Learn the history and classification behind a number of heirloom squash, all of which make great storage vegetables during long, winter months.
Acorn squash is a reliable storage vegetable that will keep through winter.
Of the fall and winter storage vegetables, winter squash is one of the easiest to grow, one of the few to form aboveground, and the only one that is actually a fruit. The fruit itself is known as a pepo — a modified or epigynous berry.
Many heirloom squash fruits are classified as small — under 5 to 6 pounds. All the plants are prodigious when it comes to vining — in some cultivars a bit less so than their larger cousins. Heirloom semibush cultivars exist, represented by summer squash, and clever plant breeders have created modern bush winter squash cultivars.
One of the difficulties with hybrid winter squash is that the fruit often outweighs the everyday needs of a modern household, reaching 15 to 30 pounds or more.
Squash are a member of the Cucurbitaceae family, which consists of more than 800 species and is populated by such relatives as gourds, watermelons, cucumbers, winter melons, cantaloupes, and gherkins. Generally these are vining plants of tropical or semitropical origin from the Old and New World. In other words, they like warmth and are frost sensitive. The Cucurbita genus is characterized by about 20 New World species, four of which are familiar to most of us through their edible fruits, including the pepo squash.
Many wild species are native to North America, especially Mexico. In the United States, these include the Missouri gourd (Cucurbita foetidissima), finger-leaved gourd (C. digitata), coyote melon (C. palmata), Texas gourd (C. texana), and the wild C. pepo.
C. pepo are classically thought of as the orange pumpkins and other types of winter squash, such as members within the acorn, spaghetti, and delicata groups. Summer squash groups, including yellow summer squash, zucchini, pattypan, and bush scallop, are part of this species as well.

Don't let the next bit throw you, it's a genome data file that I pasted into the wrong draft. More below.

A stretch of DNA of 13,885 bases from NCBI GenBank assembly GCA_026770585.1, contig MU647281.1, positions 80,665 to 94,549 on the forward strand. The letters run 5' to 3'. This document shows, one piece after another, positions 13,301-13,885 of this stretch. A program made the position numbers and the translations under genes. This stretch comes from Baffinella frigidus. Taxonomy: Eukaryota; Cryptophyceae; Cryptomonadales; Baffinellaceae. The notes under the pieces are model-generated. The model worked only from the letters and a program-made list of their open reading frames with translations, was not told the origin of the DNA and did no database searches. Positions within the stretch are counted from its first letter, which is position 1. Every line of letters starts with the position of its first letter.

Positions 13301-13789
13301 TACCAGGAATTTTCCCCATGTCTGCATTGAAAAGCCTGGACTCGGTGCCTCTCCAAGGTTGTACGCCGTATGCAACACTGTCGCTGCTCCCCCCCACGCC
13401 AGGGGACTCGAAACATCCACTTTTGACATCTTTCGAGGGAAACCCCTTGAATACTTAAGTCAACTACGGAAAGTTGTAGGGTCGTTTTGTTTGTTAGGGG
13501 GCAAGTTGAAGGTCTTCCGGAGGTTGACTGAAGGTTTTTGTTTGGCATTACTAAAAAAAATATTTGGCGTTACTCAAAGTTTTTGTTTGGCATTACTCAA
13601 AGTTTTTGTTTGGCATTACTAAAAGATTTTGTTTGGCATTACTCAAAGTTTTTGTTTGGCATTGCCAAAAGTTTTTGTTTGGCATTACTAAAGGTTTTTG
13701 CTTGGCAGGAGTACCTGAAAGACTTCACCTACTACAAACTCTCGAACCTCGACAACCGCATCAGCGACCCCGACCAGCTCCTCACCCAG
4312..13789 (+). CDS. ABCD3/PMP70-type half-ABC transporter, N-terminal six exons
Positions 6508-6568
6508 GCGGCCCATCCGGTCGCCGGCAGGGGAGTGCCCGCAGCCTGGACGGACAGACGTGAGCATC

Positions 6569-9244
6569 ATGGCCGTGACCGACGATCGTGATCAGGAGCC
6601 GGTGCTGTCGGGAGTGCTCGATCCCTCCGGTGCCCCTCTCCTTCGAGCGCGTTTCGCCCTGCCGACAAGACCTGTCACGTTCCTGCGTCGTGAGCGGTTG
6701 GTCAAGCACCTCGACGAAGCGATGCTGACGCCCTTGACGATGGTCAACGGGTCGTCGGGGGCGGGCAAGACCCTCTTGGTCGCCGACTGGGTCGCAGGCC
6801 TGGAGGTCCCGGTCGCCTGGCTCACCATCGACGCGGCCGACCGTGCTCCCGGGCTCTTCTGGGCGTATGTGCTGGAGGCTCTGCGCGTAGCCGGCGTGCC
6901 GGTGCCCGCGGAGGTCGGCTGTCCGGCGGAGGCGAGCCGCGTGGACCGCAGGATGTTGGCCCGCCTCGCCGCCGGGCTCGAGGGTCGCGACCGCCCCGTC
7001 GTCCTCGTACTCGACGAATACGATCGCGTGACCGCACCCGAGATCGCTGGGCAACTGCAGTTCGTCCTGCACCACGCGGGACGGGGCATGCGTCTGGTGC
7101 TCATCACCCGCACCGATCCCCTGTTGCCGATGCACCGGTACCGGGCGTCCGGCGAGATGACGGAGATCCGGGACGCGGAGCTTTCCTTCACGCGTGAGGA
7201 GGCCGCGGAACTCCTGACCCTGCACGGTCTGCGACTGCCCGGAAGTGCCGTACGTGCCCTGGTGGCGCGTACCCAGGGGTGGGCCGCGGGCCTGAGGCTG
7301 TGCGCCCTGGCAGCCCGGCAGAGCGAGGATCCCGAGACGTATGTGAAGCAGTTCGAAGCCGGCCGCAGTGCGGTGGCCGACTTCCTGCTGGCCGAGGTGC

Pepo squash most likely originated in Mexico about 8,000 to 10,000 years ago and were of the orange type, and then again about 4,000 to 5,000 years ago in eastern North America. This second domestication produced pepo squash cultivars that possess green, white, and yellow skin and originated from the Ozark wild gourd (C. pepo var. ozarkana), a weedy, inedible, orange gourd known to grow wild in Arkansas, Kentucky, Missouri, Alabama, Illinois, Tennessee, and Louisiana. It wasn’t until the late 1980s that researchers discovered these were the ancestors of eastern North American squash from which Native Americans developed new cultivars.
Generally the flesh of this group is eaten, although pumpkin seeds are often roasted and eaten coated with salt. A number of squash are grown that produce hulless or naked seeds. This includes the Styrian pumpkin (C. pepo var. styriaca), cultivated for its oil seed in parts of Eastern Europe for more than 100 years; the oil is used sparingly for culinary purposes with reputed medicinal and health benefits.
Many pepo squash are excellent keepers. I have had fruits of acorn squash last into June, and they reliably keep until spring.
One of the smaller pumpkin cultivars that has gained considerable notoriety in recent years is ‘Winter Luxury Pie’ (C. pepo), first introduced in 1893 by the Philadelphia seed company, Johnson and Stokes, and in 1894 by Livingston Seed Co. as ‘Livingston’s Pie Squash.’ As the story goes, it was found in a field by one of Livingston’s customers and cultivated by him for many years. It is uniquely netted (white) somewhat like a cantaloupe, without strongly pronounced ribs, and was originally golden yellow.
The current orange cultivar was introduced in 1920 by Gill Bros. Like most pumpkins, it forms fairly large plants, yielding three or four fruits per vine. Small for a pumpkin, the fruit can weigh up to 8 pounds in good soil, though many specimens are smaller. While it exceeds my criteria for a small squash, it is worth noting for its distinct pumpkin quality. ‘Winter Luxury Pie’ is without a doubt a wonderful eating pumpkin with moderately sweet, thick flesh that makes excellent pies.